Major shifts in rankings occurred for both desktop and mobile malware last month, reflecting the hacker frenzy to victimizing remote-workers.
Several malicious spam campaigns distributing the Ursnif banking trojan were making waves in May this year, causing it to jump up 19 places to fifth spot in Check Point’s Top Malware list and doubling its impact on organizations worldwide.
The Ursnif banking trojan targets Windows PCs and steals vital financial information, email credentials and other sensitive data. The malware is delivered in malicious spam campaigns via Word or Excel attachments.
The new wave of Ursnif trojan attacks—which saw it enter the Top Malware index’s top 10 for the first time—coincides with reports about the demise of one of its popular variants, Dreambot. Dreambot was first spotted in 2014 and it is based on Ursnif’s leaked source code. As reported since March 2020, Dreambot’s backend server has gone down, and no new Dreambot samples have been seen in the wild.
Meanwhile, the well-known banking trojan Dridex, which entered the malware top 10 for the first time in March, continued to have a significant impact throughout May, remaining in first place for the second month running. The most prevalent mobile malware families also completely changed in May, with Android malware that generates fraudulent revenue from clicking on mobile adverts dominating the mobile index. This shows that criminals are trying to monetize attacks against mobile devices.
Said Maya Horowitz, Director, Threat Intelligence & Research, Products at Check Point: “While COVID-19-related attacks have fallen, we have seen a 16% increase in overall cyberattacks in May compared to March and April, so organizations must remain vigilant by using certain tools and techniques, especially with the mass shift to remote-working, which attackers are taking advantage of.”
Top malware families
*The arrows relate to the change in rank compared to the previous month.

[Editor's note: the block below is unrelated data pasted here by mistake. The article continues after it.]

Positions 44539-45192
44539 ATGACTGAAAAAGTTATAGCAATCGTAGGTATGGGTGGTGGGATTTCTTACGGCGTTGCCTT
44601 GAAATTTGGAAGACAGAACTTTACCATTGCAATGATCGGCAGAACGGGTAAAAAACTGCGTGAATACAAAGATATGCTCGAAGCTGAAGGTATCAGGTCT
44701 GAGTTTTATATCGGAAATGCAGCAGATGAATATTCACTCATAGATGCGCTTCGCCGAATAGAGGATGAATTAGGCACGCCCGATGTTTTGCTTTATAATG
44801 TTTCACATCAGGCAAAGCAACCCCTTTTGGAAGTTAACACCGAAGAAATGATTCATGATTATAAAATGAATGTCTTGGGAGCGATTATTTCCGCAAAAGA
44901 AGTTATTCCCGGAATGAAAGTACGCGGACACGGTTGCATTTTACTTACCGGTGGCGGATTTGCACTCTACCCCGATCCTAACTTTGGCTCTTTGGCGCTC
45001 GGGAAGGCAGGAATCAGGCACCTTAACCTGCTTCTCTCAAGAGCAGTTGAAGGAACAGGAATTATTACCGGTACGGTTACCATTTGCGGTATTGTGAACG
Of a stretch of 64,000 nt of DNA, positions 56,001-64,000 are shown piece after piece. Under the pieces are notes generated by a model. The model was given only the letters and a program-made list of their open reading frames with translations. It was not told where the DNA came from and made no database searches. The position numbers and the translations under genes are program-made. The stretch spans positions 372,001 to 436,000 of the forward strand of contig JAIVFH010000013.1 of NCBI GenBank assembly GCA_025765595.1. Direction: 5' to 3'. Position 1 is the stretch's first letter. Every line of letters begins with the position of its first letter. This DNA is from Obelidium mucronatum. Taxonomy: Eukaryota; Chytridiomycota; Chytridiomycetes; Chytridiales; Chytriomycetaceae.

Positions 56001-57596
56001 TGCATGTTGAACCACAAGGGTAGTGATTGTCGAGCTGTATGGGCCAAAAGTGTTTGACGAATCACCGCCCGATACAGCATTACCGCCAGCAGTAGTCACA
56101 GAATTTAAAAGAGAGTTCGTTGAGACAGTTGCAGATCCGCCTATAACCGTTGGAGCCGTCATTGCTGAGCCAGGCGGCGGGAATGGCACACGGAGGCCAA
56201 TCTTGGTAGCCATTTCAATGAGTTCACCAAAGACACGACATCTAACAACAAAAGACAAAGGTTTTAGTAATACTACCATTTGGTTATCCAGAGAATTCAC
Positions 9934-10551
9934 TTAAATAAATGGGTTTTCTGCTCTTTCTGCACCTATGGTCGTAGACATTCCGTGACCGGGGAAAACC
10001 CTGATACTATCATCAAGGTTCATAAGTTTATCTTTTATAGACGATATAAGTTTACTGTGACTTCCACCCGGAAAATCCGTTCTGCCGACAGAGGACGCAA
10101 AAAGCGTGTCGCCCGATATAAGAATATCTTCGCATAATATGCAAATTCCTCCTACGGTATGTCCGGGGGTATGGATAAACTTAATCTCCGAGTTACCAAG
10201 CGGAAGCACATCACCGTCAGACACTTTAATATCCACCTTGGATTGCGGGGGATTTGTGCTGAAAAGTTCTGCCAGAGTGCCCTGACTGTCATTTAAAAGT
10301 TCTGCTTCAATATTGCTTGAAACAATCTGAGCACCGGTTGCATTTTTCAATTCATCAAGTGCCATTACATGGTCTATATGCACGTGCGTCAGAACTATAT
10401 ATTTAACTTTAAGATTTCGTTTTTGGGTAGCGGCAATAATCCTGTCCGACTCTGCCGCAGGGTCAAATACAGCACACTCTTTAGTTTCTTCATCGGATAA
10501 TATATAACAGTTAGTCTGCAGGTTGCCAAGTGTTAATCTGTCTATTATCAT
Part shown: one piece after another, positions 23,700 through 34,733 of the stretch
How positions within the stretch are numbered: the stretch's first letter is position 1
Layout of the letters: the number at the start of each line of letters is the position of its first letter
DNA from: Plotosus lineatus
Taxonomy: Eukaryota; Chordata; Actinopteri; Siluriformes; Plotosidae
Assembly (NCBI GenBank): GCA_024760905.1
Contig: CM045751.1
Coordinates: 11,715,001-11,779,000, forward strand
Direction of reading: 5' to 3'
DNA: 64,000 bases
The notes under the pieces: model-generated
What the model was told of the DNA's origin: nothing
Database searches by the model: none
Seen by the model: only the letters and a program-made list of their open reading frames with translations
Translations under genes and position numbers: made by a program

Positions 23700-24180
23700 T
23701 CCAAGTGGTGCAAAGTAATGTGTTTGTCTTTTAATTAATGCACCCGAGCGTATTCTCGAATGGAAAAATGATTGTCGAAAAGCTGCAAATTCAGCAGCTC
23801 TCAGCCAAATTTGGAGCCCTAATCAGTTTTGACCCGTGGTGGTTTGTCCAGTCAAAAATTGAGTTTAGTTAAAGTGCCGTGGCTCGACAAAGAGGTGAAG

This month Dridex remains in 1st place, impacting 4% of organizations globally, followed by Agent Tesla and XMRig, both impacting 3% of organizations worldwide.
- ↔ Dridex
Dridex is a Trojan that targets the Windows platform and it is reportedly downloaded via a spam email attachment. Dridex contacts a remote server and sends information about the infected system. It can also download and execute arbitrary modules received from the remote server.
- ↑ Agent Tesla
Agent Tesla is an advanced remote access trojan functioning as a keylogger and information stealer that is capable of monitoring and collecting the victim’s keyboard input, system clipboard, taking screenshots, and exfiltrating credentials belonging to a variety of software installed on a victim’s machine (including Google Chrome, Mozilla Firefox and Microsoft Outlook email client).
- ↓ XMRig
XMRig is an open-source CPU mining software used for the mining process of the Monero cryptocurrency, and it was first seen in the wild in May 2017.
Top exploited vulnerabilities
This month “MVPower DVR Remote Code Execution” still holds first place as the most commonly-exploited vulnerability, impacting 45% of organizations globally. The second most popular exploited vulnerability is “OpenSSL TLS DTLS Heartbeat Information Disclosure”, closely followed by “Web Server Exposed Git Repository Information Disclosure” impacting 40% and 39% of organizations respectively.
Top malware families – Mobile
This month, the top three malware families completely changed, with PreAmo in 1st place as the most prevalent Mobile malware, followed by Necro and Hiddad.
- PreAmo is an Android Malware that creates clicks (on the user’s behalf) on banners retrieved from three ad agencies: Presage, Admob, and Mopub.
- Necro is an Android Trojan Dropper. It can download other malware, show intrusive ads and steal money by charging paid subscriptions.
- Hiddad is an Android malware that repackages legitimate apps and then releases them to a third-party store. Its main function is to display ads, but it can also gain access to key security details built into the OS.
The complete list of the top 10 malware families in May can be found on the Check Point Blog.